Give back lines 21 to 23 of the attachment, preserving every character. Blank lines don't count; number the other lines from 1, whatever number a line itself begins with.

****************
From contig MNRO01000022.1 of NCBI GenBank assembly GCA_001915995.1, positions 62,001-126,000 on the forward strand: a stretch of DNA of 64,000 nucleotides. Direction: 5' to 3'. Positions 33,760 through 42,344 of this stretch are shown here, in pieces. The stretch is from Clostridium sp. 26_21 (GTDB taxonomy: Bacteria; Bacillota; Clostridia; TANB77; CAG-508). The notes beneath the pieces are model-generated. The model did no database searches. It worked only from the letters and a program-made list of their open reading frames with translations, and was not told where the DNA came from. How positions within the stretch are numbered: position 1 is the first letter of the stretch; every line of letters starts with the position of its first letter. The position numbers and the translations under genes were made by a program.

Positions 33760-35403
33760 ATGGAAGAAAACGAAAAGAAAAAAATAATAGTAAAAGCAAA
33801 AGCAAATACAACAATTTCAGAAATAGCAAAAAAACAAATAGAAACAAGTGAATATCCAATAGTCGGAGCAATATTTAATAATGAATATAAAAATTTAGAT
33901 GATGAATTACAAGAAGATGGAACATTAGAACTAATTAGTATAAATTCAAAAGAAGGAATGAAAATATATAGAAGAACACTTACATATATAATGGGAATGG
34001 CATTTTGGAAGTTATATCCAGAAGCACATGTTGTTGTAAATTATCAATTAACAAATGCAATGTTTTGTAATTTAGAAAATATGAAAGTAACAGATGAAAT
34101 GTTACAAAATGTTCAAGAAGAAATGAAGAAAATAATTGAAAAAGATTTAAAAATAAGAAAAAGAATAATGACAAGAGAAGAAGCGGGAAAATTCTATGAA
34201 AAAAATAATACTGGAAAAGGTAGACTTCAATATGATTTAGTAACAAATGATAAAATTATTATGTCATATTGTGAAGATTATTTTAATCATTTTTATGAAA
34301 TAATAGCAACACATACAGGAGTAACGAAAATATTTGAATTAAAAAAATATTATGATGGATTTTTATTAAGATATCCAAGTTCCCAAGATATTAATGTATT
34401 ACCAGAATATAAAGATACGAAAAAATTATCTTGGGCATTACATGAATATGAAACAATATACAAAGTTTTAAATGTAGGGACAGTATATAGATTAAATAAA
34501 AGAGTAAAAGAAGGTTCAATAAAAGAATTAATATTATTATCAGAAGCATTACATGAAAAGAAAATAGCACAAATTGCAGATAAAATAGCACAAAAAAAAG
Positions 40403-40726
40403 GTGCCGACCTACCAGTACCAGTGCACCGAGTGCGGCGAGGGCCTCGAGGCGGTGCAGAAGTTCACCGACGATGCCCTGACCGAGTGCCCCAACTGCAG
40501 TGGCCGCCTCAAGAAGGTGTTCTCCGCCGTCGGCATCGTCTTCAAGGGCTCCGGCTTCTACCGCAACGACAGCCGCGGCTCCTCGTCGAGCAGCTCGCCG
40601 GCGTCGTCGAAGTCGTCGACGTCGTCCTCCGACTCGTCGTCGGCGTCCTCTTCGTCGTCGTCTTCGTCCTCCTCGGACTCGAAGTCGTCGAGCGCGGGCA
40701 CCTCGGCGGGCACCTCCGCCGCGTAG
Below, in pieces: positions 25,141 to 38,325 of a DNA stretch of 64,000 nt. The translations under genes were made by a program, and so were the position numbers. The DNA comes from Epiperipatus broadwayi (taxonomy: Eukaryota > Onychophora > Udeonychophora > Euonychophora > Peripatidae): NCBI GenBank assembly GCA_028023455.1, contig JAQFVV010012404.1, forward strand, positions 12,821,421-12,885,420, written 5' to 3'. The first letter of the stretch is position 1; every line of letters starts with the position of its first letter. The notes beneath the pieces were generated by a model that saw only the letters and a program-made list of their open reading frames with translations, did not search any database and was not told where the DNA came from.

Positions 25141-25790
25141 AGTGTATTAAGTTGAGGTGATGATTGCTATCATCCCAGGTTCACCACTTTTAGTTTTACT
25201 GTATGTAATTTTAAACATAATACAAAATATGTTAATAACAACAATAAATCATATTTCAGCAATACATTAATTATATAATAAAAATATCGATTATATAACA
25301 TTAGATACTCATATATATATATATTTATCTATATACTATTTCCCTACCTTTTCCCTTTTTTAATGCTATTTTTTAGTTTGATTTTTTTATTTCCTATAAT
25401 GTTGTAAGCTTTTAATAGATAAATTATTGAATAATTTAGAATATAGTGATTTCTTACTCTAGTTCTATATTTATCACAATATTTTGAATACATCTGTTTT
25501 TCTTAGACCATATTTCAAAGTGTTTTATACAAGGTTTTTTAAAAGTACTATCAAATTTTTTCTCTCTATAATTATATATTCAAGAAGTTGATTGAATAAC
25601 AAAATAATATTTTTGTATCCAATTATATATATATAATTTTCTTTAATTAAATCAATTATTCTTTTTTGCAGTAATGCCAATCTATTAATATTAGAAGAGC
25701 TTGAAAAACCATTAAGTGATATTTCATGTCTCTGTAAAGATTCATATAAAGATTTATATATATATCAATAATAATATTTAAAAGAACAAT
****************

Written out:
25301 TTAGATACTCATATATATATATATTTATCTATATACTATTTCCCTACCTTTTCCCTTTTTTAATGCTATTTTTTAGTTTGATTTTTTTATTTCCTATAAT
25401 GTTGTAAGCTTTTAATAGATAAATTATTGAATAATTTAGAATATAGTGATTTCTTACTCTAGTTCTATATTTATCACAATATTTTGAATACATCTGTTTT
25501 TCTTAGACCATATTTCAAAGTGTTTTATACAAGGTTTTTTAAAAGTACTATCAAATTTTTTCTCTCTATAATTATATATTCAAGAAGTTGATTGAATAAC